The Appalachian Trail Turns 75

The Appalachian Trail turns 75 on August 14, 2012. The original trail took more than 15 years to build and was completed on August 14, 1937.

Thousands of lives have been changed by strolling along or thru-hiking the AT -- the world's longest hiking-only footpath.

The AT meanders 2,181 miles from Springer Mountain in Georgia to Maine's Mount Katahdin. Between those two points hikers find wondrous wonders, fellow sojourners and sometimes ... they find themselves.

Hundreds of volunteers, state and federal partners, local trail-maintaining clubs, the Civilian Conservation Corps and the Appalachian Trail Conservancy (ATC) combined their efforts to strike the trail.

The AT blesses 14 states along the Appalachian Mountain range. More than a quarter-million acres of land are protected and managed along the trail.

More than 2,000 adventurous souls attempt to thru-hike the trail each year. "Only" 25% actually go all the way, but we consider them all heroes for pursuing their dreams instead of languishing in the land of "I wish I would have hiked the AT."

Hikers from across the globe -- two or three million of them -- are drawn to the AT. They do so to:

  • Reconnect with nature
  • Escape the stress of city life
  • Meet new people
  • Strengthen old friendships or
  • Experience a simpler life.

Executive Director of the Appalachian Trail Conservancy Mark Wenger says, "Not only does this anniversary celebrate the completion of the Trail, it also celebrates the unique collaboration and determination of countless individuals, private organizations, and state and federal agencies in their efforts to complete this long-distance hiking trail from Maine to Georgia."

Benton MacKaye wrote an article for the Journal of the American Institute of Architects in October 1921. The story, titled An Appalachian Trail: A Project in Regional Planning, proposed the idea of the Appalachian Trail as an escape from daily life in an increasingly industrial nation.

Soon, building the AT became MacKaye's vision and goal.

The Appalachian Trail Conference -- now the Appalachian Trail Conservancy or ATC -- was founded four years later in 1925. The ATC has been the caretaker and protector of the AT ever since.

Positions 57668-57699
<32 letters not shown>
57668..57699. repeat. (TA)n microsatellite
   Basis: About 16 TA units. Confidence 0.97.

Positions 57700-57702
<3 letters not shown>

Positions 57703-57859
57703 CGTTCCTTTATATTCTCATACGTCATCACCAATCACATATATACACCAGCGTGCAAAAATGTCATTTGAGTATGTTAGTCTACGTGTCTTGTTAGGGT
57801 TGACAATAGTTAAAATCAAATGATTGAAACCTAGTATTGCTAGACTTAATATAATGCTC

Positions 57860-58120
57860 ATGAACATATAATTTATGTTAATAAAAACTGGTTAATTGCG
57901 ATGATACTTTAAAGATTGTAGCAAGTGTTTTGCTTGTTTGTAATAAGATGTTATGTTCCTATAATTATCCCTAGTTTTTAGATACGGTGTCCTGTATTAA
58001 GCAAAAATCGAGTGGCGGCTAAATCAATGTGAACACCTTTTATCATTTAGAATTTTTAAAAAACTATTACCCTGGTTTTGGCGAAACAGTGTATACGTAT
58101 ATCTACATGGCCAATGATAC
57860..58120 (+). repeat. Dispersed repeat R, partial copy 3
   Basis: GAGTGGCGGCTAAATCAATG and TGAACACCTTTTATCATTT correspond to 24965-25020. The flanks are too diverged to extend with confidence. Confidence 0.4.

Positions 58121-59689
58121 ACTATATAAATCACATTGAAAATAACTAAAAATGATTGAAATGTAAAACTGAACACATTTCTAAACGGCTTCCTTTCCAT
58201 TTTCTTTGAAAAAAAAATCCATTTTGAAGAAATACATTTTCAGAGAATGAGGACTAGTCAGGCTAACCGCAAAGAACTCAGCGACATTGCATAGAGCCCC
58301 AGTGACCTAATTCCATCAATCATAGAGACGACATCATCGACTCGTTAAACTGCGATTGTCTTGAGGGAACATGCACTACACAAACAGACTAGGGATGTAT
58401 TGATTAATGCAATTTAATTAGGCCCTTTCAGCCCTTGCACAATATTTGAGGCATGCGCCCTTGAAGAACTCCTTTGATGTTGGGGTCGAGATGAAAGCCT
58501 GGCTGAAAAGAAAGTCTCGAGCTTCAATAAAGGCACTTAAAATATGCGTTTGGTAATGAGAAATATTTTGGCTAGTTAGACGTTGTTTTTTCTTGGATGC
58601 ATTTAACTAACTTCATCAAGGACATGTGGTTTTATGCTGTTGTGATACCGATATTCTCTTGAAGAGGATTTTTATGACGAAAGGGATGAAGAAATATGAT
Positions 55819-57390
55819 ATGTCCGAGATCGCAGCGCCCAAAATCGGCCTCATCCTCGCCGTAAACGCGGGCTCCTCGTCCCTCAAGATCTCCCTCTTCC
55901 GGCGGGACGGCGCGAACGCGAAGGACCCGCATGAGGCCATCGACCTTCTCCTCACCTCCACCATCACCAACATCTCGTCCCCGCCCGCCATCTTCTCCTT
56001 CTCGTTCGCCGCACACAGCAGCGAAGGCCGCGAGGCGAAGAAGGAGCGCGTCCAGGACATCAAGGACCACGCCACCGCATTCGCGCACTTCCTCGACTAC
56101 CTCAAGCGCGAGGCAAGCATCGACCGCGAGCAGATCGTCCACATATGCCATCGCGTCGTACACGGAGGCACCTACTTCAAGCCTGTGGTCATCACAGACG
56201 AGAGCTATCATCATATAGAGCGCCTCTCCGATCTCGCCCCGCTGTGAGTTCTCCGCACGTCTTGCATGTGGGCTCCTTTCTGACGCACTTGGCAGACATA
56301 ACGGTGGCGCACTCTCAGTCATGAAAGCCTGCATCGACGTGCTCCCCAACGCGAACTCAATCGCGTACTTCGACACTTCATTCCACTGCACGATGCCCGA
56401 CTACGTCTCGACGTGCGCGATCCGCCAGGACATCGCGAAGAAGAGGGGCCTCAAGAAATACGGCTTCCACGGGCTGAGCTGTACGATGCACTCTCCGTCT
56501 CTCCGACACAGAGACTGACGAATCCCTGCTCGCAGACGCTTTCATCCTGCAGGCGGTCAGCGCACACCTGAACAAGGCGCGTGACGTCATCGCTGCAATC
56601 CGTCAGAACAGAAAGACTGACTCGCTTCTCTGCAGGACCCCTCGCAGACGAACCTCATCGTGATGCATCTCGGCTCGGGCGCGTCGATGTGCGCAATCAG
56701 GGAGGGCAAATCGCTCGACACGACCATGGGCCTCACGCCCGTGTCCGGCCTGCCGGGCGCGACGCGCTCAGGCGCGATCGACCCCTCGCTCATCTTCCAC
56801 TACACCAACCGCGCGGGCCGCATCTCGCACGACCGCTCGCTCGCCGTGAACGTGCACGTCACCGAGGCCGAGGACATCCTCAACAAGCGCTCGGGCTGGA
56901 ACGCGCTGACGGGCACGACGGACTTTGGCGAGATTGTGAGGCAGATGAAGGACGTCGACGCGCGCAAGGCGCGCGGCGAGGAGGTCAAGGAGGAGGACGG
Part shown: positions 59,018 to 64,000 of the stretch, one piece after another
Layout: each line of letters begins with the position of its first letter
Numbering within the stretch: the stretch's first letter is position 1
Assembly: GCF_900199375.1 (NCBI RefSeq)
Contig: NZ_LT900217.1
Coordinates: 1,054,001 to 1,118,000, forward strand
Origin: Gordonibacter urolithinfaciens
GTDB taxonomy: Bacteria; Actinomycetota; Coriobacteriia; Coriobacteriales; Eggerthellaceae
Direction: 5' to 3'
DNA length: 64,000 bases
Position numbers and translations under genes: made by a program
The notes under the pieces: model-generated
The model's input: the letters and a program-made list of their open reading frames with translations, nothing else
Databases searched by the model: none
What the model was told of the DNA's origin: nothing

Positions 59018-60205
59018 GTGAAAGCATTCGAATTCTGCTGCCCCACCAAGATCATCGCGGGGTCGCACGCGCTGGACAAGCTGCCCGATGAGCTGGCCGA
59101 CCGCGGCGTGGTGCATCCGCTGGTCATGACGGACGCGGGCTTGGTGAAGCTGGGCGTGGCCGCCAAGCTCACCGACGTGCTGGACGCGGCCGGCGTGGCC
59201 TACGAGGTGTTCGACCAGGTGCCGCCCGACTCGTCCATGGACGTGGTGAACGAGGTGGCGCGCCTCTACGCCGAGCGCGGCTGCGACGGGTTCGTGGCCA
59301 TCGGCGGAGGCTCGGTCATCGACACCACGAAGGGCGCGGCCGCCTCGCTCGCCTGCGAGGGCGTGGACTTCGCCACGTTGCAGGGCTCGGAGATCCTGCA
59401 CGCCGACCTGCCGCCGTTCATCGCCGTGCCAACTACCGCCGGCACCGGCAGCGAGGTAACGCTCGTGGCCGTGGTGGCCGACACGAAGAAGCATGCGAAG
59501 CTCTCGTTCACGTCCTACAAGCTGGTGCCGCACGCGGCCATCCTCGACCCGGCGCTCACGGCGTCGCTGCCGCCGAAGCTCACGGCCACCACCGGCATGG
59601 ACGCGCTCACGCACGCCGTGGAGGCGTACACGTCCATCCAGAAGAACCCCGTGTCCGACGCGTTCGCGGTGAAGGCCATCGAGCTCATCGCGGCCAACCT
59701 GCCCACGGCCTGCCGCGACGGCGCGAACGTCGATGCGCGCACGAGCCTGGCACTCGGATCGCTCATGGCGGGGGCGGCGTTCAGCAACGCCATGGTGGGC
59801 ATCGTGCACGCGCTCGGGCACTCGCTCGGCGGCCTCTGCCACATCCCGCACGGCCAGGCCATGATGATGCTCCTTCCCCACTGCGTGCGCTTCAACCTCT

Since its completion in 1937, almost 99% of the trail has been relocated or rebuilt, primarily because hundreds of miles of the original route were along roads and passed through private lands.

The determination of Myron H. Avery and the ATC led to the passage of the National Trails System Act. Now, almost 100% of the AT is owned by the public. The footpath is protected -- along with a corridor of land averaging one thousand feet in width alongside the trail.

The recreated trail traverses more scenic landscapes than the original. In fact, some of the most cherished spots were not part of the initial AT in 1937, including:

  • Roan Mountain, Tennessee
  • Mt. Rogers High Country, including Grayson Highlands, Virginia
  • Pochuck Creek swamp, New Jersey
  • Nuclear Lake, New York
  • Thundering Falls, Vermont and
  • Saddleback Mountain, Maine.

The Appalachian Trail is now a part of the National Park System. As such, the AT is managed by a unique combination of public and private sectors. Among them are the ATC, National Park Service, USDA Forest Service, 31 local AT-maintaining clubs and a variety of state agencies.

The AT's 75th anniversary was celebrated by the ATC on August 11 & 12, 2012 at the ATC's headquarters at 799 Washington St., Harpers Ferry, WV. Click on the link below for upcoming celebrations.

We commend all those who follow their dreams along the pathway of the Appalachian Trail.

Click Here for AT 75th Anniversary Celebrations

Click Here for the Appalachian Trail Conservancy's Website

About the Author Robert Sutherland:
Robert Sutherland is a travel writer enjoying life. Robert has two adult daughters and six grandchildren.